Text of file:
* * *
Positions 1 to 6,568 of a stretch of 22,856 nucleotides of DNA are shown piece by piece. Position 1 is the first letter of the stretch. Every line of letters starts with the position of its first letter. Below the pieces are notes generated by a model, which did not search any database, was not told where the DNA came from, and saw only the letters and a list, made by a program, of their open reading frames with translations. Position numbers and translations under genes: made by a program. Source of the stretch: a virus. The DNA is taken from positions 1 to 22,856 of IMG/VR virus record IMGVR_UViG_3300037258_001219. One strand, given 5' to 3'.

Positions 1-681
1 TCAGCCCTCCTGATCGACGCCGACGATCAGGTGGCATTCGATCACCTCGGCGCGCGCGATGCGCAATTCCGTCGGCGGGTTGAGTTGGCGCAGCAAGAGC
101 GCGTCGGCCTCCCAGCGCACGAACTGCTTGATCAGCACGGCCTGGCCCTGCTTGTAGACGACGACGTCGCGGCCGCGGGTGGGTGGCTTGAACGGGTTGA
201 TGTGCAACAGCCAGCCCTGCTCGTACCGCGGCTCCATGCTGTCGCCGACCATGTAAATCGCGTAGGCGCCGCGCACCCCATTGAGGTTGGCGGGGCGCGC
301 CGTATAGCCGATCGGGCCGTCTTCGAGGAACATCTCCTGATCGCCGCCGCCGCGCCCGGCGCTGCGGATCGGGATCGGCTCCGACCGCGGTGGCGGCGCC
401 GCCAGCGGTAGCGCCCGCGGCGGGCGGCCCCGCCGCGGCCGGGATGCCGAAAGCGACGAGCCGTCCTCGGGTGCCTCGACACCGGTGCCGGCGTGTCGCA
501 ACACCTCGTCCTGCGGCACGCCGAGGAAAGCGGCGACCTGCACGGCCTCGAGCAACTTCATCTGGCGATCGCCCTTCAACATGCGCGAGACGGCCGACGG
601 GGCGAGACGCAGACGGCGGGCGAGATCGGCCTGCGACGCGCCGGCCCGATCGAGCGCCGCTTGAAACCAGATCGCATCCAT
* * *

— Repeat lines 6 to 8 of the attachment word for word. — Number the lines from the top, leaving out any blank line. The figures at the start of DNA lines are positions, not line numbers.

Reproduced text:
301 CGTATAGCCGATCGGGCCGTCTTCGAGGAACATCTCCTGATCGCCGCCGCCGCGCCCGGCGCTGCGGATCGGGATCGGCTCCGACCGCGGTGGCGGCGCC
401 GCCAGCGGTAGCGCCCGCGGCGGGCGGCCCCGCCGCGGCCGGGATGCCGAAAGCGACGAGCCGTCCTCGGGTGCCTCGACACCGGTGCCGGCGTGTCGCA
501 ACACCTCGTCCTGCGGCACGCCGAGGAAAGCGGCGACCTGCACGGCCTCGAGCAACTTCATCTGGCGATCGCCCTTCAACATGCGCGAGACGGCCGACGG